At least 11 dead in Pakistan blast: officials

16 June 2012
A tribesman is seen with his automatic weapon in the trunk of a car in Landi Kotal, in 2008
This file photo shows a tribesman sitting with his automatic weapon in the trunk of a car in Pakistan's northwestern tribal belt, near Landi Kotal town, in 2008. A bomb ripped through a market in the area on Saturday, killing at least 11 people and wounding more than 20, according to officials

A bomb ripped through a market area in a northwest Pakistan tribal town near the Afghan border on Saturday, killing at least 11 people and wounding more than 20, officials said.

The blast took place in the main bazaar of Landi Kotal in Khyber tribal district, local administration official Arshad Khan said.

"The bomb exploded near a bus stand and initial reports said 11 people died and more than 20 were wounded," Khan told AFP.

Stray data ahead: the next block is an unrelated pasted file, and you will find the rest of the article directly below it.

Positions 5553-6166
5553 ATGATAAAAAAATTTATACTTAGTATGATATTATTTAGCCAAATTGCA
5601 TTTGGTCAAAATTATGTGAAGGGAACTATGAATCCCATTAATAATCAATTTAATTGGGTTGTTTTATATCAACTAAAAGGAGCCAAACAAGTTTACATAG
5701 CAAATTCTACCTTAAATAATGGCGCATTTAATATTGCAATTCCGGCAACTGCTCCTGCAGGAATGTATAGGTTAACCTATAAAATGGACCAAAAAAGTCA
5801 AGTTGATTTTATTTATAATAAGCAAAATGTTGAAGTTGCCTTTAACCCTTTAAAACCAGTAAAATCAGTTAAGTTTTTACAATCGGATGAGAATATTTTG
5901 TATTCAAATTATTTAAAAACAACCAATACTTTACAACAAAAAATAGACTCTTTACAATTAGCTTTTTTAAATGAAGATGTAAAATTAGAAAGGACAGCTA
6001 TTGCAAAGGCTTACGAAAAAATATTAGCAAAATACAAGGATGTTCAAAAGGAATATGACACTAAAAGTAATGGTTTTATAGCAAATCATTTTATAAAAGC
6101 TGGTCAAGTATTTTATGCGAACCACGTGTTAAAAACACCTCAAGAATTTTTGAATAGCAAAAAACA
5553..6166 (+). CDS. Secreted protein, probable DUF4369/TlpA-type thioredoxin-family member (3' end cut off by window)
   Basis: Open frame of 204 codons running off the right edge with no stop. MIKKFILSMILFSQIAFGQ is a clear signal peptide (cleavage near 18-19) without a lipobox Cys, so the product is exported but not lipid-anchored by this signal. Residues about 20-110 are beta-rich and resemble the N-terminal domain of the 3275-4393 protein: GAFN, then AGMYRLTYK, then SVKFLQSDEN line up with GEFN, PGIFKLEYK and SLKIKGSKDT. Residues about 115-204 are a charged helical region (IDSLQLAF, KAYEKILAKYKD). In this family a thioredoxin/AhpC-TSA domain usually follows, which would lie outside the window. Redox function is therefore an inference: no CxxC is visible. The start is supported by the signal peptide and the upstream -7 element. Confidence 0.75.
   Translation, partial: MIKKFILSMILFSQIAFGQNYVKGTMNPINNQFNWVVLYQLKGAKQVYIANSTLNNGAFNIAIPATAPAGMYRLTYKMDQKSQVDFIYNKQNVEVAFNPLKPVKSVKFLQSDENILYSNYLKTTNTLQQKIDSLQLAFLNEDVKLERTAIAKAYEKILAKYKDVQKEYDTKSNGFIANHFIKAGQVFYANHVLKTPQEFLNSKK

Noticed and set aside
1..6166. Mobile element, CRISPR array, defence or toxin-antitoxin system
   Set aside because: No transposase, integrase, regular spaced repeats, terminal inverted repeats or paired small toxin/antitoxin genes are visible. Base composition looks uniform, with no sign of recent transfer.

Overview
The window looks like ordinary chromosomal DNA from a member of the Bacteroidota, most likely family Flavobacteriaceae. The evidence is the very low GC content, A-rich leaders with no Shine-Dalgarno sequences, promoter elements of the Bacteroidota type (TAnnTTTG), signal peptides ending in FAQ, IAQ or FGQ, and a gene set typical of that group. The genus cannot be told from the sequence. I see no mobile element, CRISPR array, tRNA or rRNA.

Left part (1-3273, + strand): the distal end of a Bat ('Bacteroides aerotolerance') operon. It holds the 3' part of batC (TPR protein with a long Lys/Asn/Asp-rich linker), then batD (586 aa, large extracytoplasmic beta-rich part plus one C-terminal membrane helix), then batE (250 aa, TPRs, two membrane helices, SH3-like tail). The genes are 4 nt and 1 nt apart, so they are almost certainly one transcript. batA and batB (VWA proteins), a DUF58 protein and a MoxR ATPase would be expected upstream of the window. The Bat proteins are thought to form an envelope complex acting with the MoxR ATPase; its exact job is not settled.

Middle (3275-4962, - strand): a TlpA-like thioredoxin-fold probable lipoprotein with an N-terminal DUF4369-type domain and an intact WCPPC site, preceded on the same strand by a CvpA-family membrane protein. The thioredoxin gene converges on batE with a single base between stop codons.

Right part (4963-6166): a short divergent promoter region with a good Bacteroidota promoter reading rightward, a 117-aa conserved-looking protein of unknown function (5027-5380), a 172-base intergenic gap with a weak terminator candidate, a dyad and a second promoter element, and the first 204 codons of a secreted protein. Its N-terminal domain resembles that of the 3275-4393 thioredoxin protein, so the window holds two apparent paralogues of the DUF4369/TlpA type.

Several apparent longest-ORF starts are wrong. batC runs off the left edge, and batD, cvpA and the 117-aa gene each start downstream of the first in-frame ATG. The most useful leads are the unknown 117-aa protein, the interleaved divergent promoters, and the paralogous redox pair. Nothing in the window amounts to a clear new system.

Irfan Ahmed, a doctor at the state run Landi Kotal Hospital, put the toll at 12 dead.

"We have received 12 bodies and more than 20 wounded. Some are in serious condition," he said.

Khan said the blast appeared to be aimed at members of the pro-government Zakha Khel tribe, who oppose a local warlord.

Nobody claimed responsibility but Islamist militants have carried out several attacks in the area.

Pakistan is on the frontline of the US-led war on Al-Qaeda and Taliban militants, who Washington says use the semi-autonomous tribal areas as a global hub.

Since July 2007, a Taliban-led insurgency concentrated in the northwest has been fighting against the US-allied government.

In the last five years, attacks blamed on Islamist bombers have killed more than 5,000 people according to an AFP tally.